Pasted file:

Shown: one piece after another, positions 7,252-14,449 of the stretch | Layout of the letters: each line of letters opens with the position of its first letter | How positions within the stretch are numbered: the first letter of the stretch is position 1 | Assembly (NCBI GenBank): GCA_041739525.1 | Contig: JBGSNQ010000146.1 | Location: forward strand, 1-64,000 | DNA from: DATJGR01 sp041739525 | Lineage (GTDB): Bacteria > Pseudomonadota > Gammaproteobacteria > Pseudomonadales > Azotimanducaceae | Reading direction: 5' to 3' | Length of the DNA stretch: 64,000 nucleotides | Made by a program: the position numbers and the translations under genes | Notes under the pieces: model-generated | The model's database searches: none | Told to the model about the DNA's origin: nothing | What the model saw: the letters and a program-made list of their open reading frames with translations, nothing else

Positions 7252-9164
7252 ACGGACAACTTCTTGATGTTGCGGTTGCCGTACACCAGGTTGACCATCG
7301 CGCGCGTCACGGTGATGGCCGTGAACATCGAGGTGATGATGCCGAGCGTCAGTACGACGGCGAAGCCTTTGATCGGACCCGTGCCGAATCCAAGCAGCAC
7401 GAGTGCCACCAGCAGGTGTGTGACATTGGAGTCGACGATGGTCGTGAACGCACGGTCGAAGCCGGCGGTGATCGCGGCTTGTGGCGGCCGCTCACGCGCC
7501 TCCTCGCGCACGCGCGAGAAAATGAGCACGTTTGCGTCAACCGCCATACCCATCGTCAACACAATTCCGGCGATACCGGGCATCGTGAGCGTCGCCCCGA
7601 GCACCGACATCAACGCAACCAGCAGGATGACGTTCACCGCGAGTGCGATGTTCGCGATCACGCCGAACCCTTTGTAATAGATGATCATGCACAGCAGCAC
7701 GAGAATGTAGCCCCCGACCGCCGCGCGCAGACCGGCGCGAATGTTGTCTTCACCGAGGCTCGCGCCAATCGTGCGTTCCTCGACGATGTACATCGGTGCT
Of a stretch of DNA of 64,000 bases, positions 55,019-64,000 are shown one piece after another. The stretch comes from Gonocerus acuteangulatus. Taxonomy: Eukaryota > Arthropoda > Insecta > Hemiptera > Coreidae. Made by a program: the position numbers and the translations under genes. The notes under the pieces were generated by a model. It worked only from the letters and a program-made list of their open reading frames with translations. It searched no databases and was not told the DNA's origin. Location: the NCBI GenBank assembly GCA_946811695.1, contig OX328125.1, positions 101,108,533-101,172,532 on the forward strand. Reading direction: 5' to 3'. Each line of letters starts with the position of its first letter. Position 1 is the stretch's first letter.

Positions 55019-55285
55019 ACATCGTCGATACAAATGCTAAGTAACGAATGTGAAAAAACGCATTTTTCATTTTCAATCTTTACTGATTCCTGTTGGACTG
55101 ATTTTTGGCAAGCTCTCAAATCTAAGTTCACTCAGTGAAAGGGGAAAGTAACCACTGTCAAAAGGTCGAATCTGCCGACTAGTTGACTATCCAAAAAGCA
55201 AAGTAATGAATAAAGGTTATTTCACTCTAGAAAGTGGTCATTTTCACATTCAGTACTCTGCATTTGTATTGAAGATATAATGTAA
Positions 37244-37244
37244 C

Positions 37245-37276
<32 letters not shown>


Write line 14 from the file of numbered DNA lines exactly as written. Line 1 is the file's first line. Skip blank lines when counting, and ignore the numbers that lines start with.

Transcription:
Positions 37244-37244